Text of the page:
Biography of Author Rudyard Kipling Part 2

About the famous writer Rudyard Kipling, biography and history of the author of the Jungle Book.



By 25 Kipling was famous. He was not handsome (short, dark, with a thick mustache and heavy glasses), not the proper gentleman (no Oxford or Cambridge degree), and he had been jilted in love by Florence Garrard, a painter he had first met at the age of 14. It was a one-sided romance; Flo preferred her canvases to the young author's company. He felt himself an outsider in London. Immediately after publication of Barrack-Room Ballads in 1892, he set off for a trip around the world. But when news of the death of a close American friend reached him, he changed his mind, and within 10 days of his return to London he had proposed to, been accepted by, and married this friend's sister. From that point on Caroline Balestier managed his life, mothering and protecting him. Some of his best work--The Jungle Book, The Seven Seas, Captains Courageous--came out of the early years of their marriage, spent in Brattleboro, Vt., where the Kiplings lived with Caroline's family after Rudyard lost his savings because of a bank failure. The residents of Brattleboro seemed provincial to Kipling, and they viewed his quiet life-style as "secretive and unneighborly." Kipling soon had a quarrel over money with his brother-in-law that culminated in a lawsuit, which was given undue coverage in the American newspapers. Kipling was relieved to leave the U.S. for England in 1896. During another visit three years later, he and his six-year-old daughter, Josephine, were stricken with pneumonia in New York City. People knelt in the street outside his hotel to pray for him. Josephine died and Kipling's recovery took a year. With so many painful memories of America, the Kiplings never returned.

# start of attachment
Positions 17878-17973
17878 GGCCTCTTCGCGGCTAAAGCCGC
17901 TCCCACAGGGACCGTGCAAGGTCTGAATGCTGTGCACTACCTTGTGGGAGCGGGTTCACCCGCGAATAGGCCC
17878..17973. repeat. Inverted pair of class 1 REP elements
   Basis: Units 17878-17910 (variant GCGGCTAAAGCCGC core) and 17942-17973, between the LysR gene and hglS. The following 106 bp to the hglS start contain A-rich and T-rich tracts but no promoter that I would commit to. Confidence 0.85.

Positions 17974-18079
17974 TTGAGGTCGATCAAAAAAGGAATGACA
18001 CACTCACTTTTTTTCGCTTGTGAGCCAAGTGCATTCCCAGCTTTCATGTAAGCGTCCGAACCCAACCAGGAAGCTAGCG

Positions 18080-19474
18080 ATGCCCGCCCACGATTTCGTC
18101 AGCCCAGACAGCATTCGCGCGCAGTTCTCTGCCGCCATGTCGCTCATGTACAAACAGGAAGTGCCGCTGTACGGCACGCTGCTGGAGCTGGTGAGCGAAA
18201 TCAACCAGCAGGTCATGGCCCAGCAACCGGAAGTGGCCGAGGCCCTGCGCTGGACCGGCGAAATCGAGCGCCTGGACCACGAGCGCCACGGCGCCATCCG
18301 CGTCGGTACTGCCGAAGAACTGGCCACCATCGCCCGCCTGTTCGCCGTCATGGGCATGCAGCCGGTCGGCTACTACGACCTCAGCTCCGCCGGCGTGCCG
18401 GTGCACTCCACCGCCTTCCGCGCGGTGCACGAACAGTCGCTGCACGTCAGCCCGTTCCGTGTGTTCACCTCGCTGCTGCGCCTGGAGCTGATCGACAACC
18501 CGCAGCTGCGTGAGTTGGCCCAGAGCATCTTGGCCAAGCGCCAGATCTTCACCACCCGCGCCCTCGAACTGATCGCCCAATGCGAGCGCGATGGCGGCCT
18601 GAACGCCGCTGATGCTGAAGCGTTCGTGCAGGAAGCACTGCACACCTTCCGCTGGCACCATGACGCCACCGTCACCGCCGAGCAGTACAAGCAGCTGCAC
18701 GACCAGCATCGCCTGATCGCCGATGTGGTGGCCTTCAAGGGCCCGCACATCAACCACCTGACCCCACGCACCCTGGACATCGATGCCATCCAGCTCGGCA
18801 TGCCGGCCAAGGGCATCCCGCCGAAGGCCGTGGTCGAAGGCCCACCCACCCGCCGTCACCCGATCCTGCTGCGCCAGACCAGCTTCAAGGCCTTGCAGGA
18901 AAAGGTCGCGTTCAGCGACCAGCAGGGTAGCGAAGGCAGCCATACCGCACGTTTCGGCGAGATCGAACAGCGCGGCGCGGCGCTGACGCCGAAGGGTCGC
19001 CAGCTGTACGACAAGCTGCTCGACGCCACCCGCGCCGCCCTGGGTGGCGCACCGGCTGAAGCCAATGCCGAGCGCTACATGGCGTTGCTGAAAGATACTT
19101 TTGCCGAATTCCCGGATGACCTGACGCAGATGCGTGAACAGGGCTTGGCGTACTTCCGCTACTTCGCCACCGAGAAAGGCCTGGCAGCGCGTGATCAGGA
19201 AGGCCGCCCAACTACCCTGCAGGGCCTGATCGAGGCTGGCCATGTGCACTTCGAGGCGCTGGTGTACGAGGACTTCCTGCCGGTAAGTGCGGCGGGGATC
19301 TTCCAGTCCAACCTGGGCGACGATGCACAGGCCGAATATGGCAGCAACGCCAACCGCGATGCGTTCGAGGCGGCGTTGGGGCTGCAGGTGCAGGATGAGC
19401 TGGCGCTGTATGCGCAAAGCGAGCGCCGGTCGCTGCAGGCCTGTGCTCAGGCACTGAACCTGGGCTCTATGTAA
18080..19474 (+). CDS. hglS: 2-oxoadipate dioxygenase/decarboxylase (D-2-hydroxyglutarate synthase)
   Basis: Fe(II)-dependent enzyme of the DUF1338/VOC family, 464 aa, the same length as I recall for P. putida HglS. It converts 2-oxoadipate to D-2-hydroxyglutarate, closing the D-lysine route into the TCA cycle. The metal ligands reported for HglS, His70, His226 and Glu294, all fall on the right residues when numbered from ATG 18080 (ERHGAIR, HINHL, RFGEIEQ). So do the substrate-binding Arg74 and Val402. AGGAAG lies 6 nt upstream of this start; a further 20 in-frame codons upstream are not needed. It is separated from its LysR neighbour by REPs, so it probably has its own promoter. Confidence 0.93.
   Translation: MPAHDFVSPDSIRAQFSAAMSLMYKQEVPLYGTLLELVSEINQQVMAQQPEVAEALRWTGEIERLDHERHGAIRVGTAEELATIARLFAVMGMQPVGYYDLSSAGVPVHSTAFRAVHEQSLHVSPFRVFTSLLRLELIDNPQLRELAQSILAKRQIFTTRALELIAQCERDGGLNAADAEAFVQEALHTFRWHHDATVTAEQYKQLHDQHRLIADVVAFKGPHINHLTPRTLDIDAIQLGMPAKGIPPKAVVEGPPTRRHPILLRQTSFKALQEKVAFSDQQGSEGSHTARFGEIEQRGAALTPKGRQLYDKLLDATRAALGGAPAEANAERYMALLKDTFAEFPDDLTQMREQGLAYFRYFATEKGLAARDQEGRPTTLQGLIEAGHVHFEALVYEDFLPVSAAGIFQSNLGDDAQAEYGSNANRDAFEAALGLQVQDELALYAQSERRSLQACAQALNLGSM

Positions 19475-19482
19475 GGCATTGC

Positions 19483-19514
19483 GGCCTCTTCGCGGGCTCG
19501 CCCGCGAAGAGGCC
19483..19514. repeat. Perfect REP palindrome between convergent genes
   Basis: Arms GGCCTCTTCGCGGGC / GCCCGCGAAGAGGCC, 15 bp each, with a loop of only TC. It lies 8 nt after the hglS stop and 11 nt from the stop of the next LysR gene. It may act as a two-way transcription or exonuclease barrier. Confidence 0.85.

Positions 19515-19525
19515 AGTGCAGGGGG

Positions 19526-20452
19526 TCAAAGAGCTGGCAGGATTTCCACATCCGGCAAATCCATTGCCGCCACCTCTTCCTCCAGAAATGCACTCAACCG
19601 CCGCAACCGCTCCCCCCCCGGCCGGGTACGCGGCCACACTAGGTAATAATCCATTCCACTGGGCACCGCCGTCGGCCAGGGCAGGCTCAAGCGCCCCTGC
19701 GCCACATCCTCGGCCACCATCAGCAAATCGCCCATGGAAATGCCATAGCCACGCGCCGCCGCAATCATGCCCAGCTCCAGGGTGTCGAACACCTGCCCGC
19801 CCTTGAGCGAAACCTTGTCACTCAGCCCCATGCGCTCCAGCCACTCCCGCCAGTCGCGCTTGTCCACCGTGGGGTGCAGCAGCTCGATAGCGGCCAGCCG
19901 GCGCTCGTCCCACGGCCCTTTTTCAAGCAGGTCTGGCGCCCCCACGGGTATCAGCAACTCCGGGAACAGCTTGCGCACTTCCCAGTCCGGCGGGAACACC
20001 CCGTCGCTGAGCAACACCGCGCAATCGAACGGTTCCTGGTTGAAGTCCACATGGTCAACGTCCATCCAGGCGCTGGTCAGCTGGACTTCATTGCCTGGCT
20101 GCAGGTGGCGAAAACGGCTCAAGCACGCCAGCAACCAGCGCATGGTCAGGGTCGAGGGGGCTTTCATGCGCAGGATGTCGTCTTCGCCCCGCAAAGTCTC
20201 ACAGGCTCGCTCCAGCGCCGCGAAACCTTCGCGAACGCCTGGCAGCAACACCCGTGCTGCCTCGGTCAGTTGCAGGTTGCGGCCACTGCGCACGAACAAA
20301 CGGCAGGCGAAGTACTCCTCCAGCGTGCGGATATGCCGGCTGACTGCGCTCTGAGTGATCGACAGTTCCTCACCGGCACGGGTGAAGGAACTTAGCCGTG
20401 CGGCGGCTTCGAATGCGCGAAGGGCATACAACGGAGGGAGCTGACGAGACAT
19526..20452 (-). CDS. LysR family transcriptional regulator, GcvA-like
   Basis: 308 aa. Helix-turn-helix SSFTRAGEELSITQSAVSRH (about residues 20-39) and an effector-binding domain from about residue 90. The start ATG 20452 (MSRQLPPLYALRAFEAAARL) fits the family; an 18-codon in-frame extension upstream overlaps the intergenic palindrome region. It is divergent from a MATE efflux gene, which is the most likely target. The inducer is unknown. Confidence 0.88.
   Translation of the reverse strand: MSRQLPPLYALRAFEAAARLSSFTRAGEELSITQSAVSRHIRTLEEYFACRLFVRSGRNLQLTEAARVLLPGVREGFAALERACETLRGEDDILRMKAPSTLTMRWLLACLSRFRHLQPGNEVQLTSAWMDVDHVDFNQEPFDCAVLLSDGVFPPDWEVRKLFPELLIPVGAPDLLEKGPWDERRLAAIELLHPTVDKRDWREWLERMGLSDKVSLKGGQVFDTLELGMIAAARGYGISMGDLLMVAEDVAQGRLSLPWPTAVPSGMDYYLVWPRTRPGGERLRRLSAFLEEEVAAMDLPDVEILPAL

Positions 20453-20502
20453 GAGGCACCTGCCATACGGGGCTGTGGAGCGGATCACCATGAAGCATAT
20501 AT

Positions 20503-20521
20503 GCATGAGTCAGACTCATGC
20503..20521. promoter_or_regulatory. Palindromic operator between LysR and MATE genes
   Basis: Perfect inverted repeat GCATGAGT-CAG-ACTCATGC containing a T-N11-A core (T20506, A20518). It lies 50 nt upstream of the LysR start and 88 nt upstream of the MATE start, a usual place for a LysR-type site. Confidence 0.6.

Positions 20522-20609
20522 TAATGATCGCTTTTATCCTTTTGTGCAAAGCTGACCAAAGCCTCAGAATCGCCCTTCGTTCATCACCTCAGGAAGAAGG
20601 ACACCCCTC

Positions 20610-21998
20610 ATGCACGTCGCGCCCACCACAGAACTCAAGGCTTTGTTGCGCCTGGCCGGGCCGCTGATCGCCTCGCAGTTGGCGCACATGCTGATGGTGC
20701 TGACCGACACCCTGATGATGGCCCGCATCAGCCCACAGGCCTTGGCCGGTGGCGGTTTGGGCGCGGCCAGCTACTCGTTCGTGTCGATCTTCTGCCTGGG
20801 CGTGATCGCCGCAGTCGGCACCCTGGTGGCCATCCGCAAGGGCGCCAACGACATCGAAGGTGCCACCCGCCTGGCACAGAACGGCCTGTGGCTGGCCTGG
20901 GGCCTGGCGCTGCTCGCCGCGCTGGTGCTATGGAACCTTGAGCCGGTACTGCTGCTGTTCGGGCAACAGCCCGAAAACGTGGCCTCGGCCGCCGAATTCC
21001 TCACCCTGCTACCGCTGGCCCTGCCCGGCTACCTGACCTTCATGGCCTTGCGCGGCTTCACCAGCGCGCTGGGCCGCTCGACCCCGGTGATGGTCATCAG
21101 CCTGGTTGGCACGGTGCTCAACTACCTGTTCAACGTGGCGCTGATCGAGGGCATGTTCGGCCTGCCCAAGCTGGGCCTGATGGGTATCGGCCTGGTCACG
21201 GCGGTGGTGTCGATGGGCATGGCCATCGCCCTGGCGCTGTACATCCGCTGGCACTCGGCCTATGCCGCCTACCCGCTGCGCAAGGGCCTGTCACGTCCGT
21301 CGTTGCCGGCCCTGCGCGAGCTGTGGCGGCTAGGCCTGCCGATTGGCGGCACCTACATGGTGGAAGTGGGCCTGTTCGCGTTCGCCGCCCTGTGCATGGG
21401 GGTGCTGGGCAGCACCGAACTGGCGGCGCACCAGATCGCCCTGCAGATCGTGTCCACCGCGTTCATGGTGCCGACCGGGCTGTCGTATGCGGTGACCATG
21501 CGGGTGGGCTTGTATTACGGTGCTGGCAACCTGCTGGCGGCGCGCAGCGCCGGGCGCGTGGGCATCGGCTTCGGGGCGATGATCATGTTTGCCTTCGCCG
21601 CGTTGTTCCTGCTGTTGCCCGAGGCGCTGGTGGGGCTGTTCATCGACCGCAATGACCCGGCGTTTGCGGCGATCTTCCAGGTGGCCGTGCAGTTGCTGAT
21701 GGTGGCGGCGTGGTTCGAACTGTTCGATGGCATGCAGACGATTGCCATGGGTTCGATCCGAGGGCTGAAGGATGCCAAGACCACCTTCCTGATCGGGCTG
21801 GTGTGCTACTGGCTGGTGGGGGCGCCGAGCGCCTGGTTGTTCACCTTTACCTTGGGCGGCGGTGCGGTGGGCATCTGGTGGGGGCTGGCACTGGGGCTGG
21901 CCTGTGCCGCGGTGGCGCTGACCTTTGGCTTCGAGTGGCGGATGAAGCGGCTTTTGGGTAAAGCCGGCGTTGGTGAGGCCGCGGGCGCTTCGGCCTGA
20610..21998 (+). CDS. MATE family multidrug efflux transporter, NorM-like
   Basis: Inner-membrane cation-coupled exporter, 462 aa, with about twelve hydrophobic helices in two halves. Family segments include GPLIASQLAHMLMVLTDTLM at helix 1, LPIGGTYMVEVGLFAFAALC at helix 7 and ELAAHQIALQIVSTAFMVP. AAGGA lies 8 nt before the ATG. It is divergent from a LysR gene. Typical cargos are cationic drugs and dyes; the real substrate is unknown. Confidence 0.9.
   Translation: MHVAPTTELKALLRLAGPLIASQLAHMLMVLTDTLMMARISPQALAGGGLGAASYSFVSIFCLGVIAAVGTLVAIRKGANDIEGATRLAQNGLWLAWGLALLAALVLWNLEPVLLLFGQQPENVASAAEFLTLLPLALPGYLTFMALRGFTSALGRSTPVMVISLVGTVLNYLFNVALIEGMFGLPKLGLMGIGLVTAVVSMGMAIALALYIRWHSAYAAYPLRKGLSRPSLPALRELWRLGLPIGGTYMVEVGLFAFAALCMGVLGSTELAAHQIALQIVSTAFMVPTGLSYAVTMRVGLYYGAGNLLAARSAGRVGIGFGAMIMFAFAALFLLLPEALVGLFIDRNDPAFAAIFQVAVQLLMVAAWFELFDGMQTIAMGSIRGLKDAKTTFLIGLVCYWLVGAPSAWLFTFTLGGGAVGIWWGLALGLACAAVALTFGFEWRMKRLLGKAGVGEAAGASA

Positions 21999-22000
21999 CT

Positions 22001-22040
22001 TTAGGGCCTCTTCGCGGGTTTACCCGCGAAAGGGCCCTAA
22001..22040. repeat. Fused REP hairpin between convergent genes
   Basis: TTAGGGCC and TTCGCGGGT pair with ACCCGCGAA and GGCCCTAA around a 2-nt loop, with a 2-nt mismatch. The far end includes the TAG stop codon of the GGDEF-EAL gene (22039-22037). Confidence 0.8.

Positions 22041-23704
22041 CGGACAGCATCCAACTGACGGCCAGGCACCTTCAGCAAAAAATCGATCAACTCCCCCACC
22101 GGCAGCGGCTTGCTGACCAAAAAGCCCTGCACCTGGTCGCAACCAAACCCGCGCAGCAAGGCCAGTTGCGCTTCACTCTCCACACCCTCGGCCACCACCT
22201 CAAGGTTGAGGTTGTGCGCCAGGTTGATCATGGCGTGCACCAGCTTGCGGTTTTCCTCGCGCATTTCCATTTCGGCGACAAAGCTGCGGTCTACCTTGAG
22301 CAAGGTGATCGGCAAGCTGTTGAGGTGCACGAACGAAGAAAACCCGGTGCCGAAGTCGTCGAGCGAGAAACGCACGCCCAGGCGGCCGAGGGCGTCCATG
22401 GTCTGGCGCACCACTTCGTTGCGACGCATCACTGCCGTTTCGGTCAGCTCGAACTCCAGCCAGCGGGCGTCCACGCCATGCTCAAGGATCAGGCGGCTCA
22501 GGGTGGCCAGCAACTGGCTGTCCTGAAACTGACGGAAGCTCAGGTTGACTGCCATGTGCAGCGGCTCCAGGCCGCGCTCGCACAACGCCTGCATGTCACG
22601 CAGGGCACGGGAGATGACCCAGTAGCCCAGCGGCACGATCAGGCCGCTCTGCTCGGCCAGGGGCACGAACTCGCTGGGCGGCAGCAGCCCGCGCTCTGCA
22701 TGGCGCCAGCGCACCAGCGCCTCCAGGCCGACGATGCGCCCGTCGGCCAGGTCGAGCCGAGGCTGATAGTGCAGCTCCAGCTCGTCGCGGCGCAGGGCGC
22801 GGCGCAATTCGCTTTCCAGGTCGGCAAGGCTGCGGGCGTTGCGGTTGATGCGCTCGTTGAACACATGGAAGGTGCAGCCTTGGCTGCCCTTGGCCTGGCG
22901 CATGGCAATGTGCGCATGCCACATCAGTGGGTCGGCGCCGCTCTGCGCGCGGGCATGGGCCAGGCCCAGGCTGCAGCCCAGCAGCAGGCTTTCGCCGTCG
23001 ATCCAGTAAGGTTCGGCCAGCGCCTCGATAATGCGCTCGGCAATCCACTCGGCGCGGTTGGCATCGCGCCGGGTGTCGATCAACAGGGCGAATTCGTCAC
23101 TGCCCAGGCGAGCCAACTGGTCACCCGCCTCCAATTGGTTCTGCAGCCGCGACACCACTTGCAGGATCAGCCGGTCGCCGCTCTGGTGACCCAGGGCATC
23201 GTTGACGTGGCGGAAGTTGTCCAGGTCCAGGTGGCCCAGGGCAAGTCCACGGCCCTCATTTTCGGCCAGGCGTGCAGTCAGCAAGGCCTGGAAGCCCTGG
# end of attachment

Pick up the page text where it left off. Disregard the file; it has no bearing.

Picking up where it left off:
For the rest of their lives they lived in Sussex, England, but they made frequent trips to South Africa. There, as in India, Kipling encountered the white Britishers dutifully spreading enlightenment among the native throngs, unappreciated by either the recipients of their endeavors or their countrymen back home. Again his poems glorified the unsung English hero in far-flung lands. Kipling never doubted the desirability of developing the backward countries; it was, he said, the "white man's burden." But Kim, published in 1900, was to be his last work from his east-of-Suez past. The Boer War and American intervention in the Philippines brought a sharp reversal in the public's attitude toward imperialism, and with it a repudiation of one of the British Empire's most admired spokesmen. Suddenly the fickle public found Kipling's philosophy militant, which of course it was, and his poetry jingoistic, which it always had been.

Although Kipling wrote some of his finest stories in the latter half of his life, and although he won the Nobel Prize for literature in 1907, critics who had once praised his work now ridiculed it. He still had his popular following, much of it in America. In Britain schoolboys continued to recite "Gunga Din," "Mandalay," and "If" on prize days. But the poet laureateship went, somewhat inexplicably, to someone else three times, in spite of the fact that in his traits of self-sufficiency, doggedness, and courage no one was more British than Joseph Rudyard Kipling.

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